As one year ends and another begins, it is natural to reflect on accomplishments, changes, and goals yet to be achieved. As President of CPNP, I am encouraged at the progress made toward advancing neuropsychiatric pharmacy practice through member involvement in the Comprehensive Medication Management (CMM) network, CMM webinars and Mental Health Clinician in addition to high demand for recertification products, and forward strides made toward provider status through intensive government affairs activities. Members are increasingly utilizing CPNP resources to enhance their knowledge and skills as soldiers in the “war on mental illness.” I find myself increasingly utilizing the “Industry News” feed on the CPNP home page (under the CPNP News Feed column) to stay abreast of the latest scientific and practice-based publications; I hope you are taking advantage of this great resource.
Licino and Wong’s January 2014 editorial in Molecular Psychiatry entitled, “Launching a War on Mental Illness” struck a chord with me as an appropriate goal for CPNP for the New Year. Successful wars on cancer and infectious diseases have been successful in extending life for those with cancer and dramatically cutting death rates from diseases like malaria and HIV. Yet rates of autism spectrum disorder, depression, substance abuse, dementias and their associated impairments are not decreasing similarly. Depression has been shown to shorten telomeres and advance the aging process. Licino and Wong present six steps from discovery to clinical trials to health care policy and guidelines, all with the goal of improving global mental health. They identify 3 gaps that must be bridged in launching the war on mental illness: knowledge, practice and adherence. We neuropsychiatric pharmacists can use our sphere of influence to address these gaps by educating patients, families, other health care professionals, and health policy-makers on how to appropriately implement evidence-based treatments.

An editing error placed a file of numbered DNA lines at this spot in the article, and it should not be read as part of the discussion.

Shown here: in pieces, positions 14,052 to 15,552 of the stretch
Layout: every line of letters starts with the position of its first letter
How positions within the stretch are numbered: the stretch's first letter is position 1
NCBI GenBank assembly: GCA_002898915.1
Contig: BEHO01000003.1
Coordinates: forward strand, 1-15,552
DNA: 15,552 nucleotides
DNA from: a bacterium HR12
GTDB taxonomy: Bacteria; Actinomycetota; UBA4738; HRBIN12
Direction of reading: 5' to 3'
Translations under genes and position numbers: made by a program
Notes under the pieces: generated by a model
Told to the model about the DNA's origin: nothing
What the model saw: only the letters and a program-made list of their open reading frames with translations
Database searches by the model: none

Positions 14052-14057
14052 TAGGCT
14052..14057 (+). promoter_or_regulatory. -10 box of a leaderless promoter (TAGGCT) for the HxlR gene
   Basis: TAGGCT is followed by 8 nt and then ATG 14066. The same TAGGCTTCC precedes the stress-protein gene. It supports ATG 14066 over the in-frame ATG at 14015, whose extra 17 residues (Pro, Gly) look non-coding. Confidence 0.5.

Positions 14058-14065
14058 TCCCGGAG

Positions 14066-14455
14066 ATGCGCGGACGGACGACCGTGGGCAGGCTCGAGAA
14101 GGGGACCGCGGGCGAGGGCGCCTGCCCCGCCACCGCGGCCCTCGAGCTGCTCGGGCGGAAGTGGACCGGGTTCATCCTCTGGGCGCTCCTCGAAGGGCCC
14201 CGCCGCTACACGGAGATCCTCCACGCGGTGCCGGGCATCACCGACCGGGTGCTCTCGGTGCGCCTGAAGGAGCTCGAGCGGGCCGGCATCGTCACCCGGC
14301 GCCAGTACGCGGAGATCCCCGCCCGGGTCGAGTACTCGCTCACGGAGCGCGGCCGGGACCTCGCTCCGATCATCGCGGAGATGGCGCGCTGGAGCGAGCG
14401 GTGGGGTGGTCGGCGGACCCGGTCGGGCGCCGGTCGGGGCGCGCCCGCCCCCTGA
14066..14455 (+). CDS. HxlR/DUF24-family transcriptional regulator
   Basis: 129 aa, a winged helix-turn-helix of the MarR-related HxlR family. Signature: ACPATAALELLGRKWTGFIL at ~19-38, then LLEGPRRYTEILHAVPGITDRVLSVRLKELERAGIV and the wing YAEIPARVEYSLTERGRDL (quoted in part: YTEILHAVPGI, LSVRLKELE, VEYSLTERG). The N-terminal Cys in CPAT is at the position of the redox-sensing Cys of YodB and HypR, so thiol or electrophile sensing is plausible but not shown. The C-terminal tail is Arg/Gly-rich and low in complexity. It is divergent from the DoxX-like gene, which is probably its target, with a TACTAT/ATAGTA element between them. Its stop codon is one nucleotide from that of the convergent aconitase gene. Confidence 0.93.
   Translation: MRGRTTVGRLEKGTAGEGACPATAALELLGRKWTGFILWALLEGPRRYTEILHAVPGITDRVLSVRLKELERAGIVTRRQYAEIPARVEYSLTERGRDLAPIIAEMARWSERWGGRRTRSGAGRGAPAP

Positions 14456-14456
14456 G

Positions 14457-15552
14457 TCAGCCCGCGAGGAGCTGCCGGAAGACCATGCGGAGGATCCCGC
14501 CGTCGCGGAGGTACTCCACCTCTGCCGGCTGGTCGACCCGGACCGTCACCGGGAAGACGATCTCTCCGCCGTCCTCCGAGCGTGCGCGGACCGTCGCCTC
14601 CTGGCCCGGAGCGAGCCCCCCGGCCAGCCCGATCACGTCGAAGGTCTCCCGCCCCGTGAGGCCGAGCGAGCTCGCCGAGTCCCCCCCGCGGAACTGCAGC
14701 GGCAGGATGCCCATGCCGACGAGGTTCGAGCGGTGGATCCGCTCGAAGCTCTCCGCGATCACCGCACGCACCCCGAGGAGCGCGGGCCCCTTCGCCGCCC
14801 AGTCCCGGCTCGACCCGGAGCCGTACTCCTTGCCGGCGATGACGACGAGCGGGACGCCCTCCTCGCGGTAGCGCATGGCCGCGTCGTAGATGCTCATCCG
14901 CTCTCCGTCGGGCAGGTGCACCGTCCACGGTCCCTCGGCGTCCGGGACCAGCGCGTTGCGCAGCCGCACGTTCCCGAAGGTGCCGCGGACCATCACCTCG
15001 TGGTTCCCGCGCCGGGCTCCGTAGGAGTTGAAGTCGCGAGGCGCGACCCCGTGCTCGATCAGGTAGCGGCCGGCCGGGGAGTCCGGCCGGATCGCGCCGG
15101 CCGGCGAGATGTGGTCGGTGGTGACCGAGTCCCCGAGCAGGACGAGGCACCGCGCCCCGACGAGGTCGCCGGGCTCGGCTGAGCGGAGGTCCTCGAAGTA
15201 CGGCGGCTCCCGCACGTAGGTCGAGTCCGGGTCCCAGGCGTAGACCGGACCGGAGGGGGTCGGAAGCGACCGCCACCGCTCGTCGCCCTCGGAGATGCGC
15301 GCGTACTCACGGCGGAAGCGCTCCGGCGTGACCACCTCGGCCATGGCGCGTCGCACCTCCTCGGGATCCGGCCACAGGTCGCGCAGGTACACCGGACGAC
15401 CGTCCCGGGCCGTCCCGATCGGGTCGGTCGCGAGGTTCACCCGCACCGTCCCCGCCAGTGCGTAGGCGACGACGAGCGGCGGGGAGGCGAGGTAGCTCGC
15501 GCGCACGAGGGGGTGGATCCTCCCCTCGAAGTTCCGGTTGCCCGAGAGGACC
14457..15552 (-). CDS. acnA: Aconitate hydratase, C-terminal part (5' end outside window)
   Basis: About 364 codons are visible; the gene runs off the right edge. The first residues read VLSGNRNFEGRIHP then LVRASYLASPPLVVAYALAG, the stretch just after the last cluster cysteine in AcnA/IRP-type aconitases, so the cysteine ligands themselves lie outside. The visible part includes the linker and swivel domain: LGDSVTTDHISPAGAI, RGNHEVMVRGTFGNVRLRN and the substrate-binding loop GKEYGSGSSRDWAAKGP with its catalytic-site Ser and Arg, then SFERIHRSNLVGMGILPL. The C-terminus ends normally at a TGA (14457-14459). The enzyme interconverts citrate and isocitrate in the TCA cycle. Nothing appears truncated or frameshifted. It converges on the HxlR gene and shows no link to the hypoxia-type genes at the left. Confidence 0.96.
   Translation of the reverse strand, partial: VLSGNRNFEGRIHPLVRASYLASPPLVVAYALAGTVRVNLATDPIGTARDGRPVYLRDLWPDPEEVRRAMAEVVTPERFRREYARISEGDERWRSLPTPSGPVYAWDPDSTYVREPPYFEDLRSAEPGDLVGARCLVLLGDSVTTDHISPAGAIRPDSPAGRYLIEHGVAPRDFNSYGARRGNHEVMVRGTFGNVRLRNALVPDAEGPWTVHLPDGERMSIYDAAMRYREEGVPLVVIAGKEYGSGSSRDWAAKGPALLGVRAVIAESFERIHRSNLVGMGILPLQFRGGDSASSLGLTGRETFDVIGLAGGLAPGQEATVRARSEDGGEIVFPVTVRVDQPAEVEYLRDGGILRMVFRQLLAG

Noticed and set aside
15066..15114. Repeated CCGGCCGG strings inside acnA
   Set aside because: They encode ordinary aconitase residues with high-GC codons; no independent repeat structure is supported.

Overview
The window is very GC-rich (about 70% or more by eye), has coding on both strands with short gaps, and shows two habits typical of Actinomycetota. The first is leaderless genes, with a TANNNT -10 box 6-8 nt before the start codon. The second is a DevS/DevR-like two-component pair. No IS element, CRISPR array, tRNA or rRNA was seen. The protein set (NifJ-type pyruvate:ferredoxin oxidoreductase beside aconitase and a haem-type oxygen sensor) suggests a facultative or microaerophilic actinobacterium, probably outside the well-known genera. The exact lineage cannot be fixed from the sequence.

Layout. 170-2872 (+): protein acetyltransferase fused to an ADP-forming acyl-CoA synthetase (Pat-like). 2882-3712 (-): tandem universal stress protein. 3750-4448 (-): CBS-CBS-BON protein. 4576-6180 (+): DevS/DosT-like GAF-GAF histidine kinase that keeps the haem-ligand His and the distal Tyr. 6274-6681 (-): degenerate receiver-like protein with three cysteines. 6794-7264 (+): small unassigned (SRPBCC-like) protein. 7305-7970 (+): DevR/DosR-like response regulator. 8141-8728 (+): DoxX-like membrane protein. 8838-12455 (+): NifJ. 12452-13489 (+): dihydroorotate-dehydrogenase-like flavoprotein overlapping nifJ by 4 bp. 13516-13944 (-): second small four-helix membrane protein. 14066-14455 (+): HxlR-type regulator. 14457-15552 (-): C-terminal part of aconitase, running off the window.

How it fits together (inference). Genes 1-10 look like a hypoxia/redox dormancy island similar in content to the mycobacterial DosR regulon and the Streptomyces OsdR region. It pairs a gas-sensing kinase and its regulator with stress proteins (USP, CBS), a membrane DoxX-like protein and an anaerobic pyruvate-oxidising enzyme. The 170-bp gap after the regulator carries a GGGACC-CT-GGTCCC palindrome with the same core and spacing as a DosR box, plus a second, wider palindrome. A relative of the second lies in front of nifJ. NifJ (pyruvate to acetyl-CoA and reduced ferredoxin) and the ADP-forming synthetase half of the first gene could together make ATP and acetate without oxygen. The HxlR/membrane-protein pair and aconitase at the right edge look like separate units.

Our goal should be improved mental health globally, meaning improved cultural sensitivity to the identification and management of mental illness. There are some who believe the American Psychiatric Association’s Diagnostic and Statistical Manual of Mental Disorders is not sufficiently sensitive to cultural issues in the conceptualization of mental illness. For example, “Crazy like us: the Globalization of the American Psyche” by Ethan Watters purports that the DSM’s categorization and the United States’ approach to managing mental illnesses as biological brain disorders does not give enough credence to the cultural inclusion of individuals with mental illness in communities, nor does the US sufficiently acknowledge alternative healing methods. For example, there is evidence to show that marijuana use can trigger psychosis and early onset schizophrenia, yet some advocate for a therapeutic use of cannabinoids and cannabinoid modulating agents such as rimonabant for anxiolytic and anticonvulsant and even weight modulating effects. It is useful to fully explore these diagnostic and treatment controversies in striving toward increasing practice excellence.
During CPNP’s pre-meeting workshop, “DSM-5: Hands-On Tools for Its Incorporation into Clinical Care and Research,” participants can engage Dr. Nussbaum in a discussion of how to best utilize the DSM-5 in launching the war on mental illness for an increasingly culturally diverse community of patients. Additional 2014 keynote programming includes culturally sensitive issues such as medical marijuana and the obesity epidemic. I encourage all of you to view the 2014 annual meeting schedule and make plans to attend this high quality event, April 27-30 in Phoenix. You can’t beat the networking with colleagues and the opportunity to participate in high level scientific programming as we fully engage as soldiers in the war on mental illness.
Julie Dopheide, PharmD, BCPP